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How to Catch a Star [NOOK Book]

Overview

From the illustrator of the #1 smash hit The Day the Crayons Quit comes a story about wishing, persevering, and reaching for the stars.

Once there was a boy, and that boy loved stars very much. So much so that he decided to catch one of his very own. But how? Waiting for them to grow tired from being up in the sky all night doesn't work. Climbing to the top of the tallest tree? No, not tall enough. The boy has a rocket ship . . . but it is made of paper and doesn't fly well at ...

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Overview

From the illustrator of the #1 smash hit The Day the Crayons Quit comes a story about wishing, persevering, and reaching for the stars.

Once there was a boy, and that boy loved stars very much. So much so that he decided to catch one of his very own. But how? Waiting for them to grow tired from being up in the sky all night doesn't work. Climbing to the top of the tallest tree? No, not tall enough. The boy has a rocket ship . . . but it is made of paper and doesn't fly well at all. Finally, just when the boy is ready to give up, he learns that sometimes things aren't where, or what, we expect them to be.

Oliver Jeffers offers a simple, childlike tale of reaching for the stars, and emerging with a friend.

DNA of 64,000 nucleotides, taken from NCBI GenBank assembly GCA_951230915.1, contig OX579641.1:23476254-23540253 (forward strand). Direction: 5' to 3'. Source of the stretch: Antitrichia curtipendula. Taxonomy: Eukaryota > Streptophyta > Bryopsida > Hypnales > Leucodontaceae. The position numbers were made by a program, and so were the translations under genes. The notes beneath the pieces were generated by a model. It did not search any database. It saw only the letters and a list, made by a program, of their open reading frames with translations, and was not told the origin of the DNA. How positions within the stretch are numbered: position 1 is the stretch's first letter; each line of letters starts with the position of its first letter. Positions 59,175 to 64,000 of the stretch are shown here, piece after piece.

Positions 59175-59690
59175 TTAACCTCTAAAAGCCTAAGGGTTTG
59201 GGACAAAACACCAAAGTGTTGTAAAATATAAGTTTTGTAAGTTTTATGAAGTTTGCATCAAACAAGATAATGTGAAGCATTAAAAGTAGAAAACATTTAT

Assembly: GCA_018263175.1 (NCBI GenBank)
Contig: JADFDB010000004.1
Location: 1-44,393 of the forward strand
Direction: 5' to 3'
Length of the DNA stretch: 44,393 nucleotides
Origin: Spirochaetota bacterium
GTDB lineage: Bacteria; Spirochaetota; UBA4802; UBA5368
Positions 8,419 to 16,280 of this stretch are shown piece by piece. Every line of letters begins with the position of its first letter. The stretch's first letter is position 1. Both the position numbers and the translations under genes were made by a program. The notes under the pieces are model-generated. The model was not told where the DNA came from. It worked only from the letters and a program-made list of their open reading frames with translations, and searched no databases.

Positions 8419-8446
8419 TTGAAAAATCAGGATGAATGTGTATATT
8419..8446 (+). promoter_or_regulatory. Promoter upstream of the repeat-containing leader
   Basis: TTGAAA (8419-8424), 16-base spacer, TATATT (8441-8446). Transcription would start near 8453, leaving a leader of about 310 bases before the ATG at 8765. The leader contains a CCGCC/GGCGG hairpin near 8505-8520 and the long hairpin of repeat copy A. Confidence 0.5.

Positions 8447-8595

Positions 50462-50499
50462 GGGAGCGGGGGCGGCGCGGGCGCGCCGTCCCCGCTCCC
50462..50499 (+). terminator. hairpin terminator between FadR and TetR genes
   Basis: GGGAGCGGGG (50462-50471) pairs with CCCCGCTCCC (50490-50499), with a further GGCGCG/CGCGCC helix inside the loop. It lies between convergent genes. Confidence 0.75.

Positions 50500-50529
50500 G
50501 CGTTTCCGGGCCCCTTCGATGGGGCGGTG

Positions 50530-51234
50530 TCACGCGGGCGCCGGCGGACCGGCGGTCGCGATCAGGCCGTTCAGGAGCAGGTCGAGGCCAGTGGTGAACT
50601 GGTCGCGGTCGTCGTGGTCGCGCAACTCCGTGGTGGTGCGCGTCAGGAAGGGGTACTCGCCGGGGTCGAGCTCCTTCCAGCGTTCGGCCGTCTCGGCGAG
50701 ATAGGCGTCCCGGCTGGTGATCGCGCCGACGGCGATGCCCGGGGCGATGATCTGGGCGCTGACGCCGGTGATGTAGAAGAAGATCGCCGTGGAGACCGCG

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Editorial Reviews

Children's Literature
A boy in love with stars longs to have one for his friend. Setting out to catch one, he finds that no matter what he tries, he cannot reach it. When he notices, floating in the water, "the prettiest star he had ever seen," he tries to grasp it, but it comes apart in his fingers. On his way home along the shore, however, he finds a star washed up on the beach that he can take home as his own and is happy at last. Is it only a starfish? The illustrations for this whimsical tale leave that an open question. Indeed, the simplicity of design encourages readers to exercise their imaginations. The boy has a circle for a head and rectangle for a body with lines for legs. The other main objects, aside from stars, are trees, which are circles on sticks. Yet Jeffers's inventiveness makes these bare bones tell the emotional drama with a combination of humor and pathos. 2004, Philomel Books/Penguin Young Readers Group, Ages 4 to 6.